Ranjan here. Today I’m writing about trying the Magic Leap and the future of augmented reality.
I've been spending more time at one of my clients, The RLab, a space at the Brooklyn Navy Yard focused on XR/VR/AR (I normally won't promote clients in the Margins, but they're great people). They’re stacked with cool, inaccessibly expensive gadgets and the other day I got to try the Magic Leap.
I'm writing this post to try to get a handle on how incredible it was.
Regular readers know my aversion to over-hyped unicorns with unclear business models or non-commercialized products. When I put on the headset, I certainly had this bias towards Magic Leap. But call me a convert.
I've tried a lot of VR experiences, and love games like Superhot and Beat Saber, but they always felt like a vacation. You’re transported to an intense, magical, entertaining, sometimes stressful environment that was completely separated from your normal reality. That's the point, right?
Grant, a Manager at the RLab, opened the Magic Leap box and handed me the device. The device itself is fairly lightweight (especially when compared to clunky VR headsets) with just a little Discman-looking “computer” you can clip to your belt.
I had to mark up a public Instagram pic, because I certainly did not ask Grant to take my picture trying the device, because I imagine that would be RLab gauche.
The Magic Begins
The onboarding, holy shit. You do this weird scan of the entire room and it populates an augmented grid, covering everything around you. It manages to “capture” and differentiate objects ranging from an exposed pipe (the RLab is quite industrial-ish) to a coffee cup sitting on a table. The grid slowly engulfs the entire space surrounding you.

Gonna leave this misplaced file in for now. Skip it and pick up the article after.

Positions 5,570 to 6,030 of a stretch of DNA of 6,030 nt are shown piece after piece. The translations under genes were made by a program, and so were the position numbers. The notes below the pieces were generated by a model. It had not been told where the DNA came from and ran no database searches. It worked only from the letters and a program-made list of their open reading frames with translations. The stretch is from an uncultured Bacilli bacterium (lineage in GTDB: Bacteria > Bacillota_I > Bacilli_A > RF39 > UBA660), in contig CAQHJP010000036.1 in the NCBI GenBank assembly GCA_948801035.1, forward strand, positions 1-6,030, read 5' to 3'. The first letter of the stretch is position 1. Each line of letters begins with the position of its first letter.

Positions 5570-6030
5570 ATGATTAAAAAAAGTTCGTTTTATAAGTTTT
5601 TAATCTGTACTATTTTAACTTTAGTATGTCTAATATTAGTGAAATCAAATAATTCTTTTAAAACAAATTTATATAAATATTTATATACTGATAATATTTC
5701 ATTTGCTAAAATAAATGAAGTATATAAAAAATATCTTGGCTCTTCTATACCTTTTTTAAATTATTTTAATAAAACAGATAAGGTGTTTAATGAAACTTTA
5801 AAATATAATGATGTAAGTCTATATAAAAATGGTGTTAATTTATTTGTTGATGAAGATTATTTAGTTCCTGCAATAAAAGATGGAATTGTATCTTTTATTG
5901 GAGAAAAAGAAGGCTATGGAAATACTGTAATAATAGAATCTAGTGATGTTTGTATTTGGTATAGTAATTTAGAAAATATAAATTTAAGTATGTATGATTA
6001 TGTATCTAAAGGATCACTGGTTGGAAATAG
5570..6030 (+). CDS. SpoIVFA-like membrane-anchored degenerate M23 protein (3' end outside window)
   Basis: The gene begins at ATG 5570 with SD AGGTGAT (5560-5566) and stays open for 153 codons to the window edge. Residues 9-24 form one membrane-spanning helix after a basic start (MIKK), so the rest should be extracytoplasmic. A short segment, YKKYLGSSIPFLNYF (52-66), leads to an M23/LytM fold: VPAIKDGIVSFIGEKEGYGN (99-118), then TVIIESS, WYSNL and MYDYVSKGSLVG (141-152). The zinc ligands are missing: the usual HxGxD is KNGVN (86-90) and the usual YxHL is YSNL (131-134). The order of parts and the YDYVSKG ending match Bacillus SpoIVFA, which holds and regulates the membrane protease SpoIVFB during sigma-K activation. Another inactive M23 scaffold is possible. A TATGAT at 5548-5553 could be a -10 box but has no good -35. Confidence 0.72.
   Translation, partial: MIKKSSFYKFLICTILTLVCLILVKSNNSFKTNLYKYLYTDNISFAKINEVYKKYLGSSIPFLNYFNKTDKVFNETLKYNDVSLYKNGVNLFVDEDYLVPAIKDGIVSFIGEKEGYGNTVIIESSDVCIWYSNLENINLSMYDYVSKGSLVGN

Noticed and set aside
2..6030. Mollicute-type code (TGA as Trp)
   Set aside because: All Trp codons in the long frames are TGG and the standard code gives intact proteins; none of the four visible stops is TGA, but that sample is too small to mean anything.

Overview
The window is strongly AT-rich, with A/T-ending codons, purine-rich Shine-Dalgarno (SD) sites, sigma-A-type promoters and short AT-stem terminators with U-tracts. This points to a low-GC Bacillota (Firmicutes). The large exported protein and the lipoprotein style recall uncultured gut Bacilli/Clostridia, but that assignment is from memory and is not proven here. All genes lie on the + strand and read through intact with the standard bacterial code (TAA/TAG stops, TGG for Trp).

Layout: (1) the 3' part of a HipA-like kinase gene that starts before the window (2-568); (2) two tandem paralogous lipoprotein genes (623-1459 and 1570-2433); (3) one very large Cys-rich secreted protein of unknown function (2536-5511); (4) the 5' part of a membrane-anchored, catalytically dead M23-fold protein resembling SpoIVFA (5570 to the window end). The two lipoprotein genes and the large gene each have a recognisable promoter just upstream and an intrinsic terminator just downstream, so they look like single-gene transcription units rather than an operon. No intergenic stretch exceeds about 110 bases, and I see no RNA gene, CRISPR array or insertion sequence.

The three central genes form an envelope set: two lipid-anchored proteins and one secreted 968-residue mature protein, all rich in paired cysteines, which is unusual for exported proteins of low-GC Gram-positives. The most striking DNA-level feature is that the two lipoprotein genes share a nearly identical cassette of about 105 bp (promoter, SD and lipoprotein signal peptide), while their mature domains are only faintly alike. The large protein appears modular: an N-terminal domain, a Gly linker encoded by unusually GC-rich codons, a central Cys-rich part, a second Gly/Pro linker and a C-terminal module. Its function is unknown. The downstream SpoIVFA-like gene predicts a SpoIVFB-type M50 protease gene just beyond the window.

Then it was time to play Angry Birds.
I set up the stack of wooden planks and pigs on a table near me, and got to work. The controller felt like a VR controller, where the act of pulling a slingshot translates oddly well, and I got to work slinging birds. I've tried every notable iOS AR experience, and none of them was ever quite fun. This was a lot of fun.
Then came the real magic. This is the part that I'm fairly convinced I won't be able to do justice, but will give it a Margins try. The Magic Leap Creator app.
For anyone who has used Tilt Brush in VR, painting in 3D is pretty revolutionary. But here, I was walking around, swirling reds and greens and purples, feeling like a futuristic Rhythmic Gymnast, painting directly into the “real-life” space I was already in.
This best captures how I felt, and is . also one of the greatest comedic performances of all time
I was busy dropping little cartoonish objects around the room when my Apple Watch buzzed and I saw an urgent email come in. This is weirdly when "everything changed.”
I walked over to my laptop, and without removing the headset, sat down and started responding. I could see my computer screen and my god-awful-I-want-to-smash Macbook Air keyboard perfectly, even with the headset on. I replied, hit send, and looked up and the paint was still everywhere around me. The room was still covered in three-dimensional colored streams and weird little penguin characters.
That ability to interact with this immersive digital layer, simultaneously with the physical world, is going to change everything. There is going to be an entire augmented layer painted over our surroundings, and hopefully, if the right people and incentives are in place (a note on this at the very end), it will be incredible.
If those Apple glasses are for real, it might be closer than we realize (though, every time I try to use Apple's AR ruler, it tells me the lighting isn't right).
AirPods & Transhumanism
When I first got Apple's AirPods, I had a difficult time conveying what made them revolutionary. A common reaction to my excitement was "aren't they just bluetooth earphones?"
The seamless pairing via the W1 chip was a big part of it. Suddenly, you could pop in your earphones, and even more impressively, switch between (Apple) devices without the dreaded spinning bluetooth icon. It just worked. But even more surprising was how the lightness of the design made them feel so natural. Yes, we all worried about losing them, but it was that light weight that made you barely recognize they were there.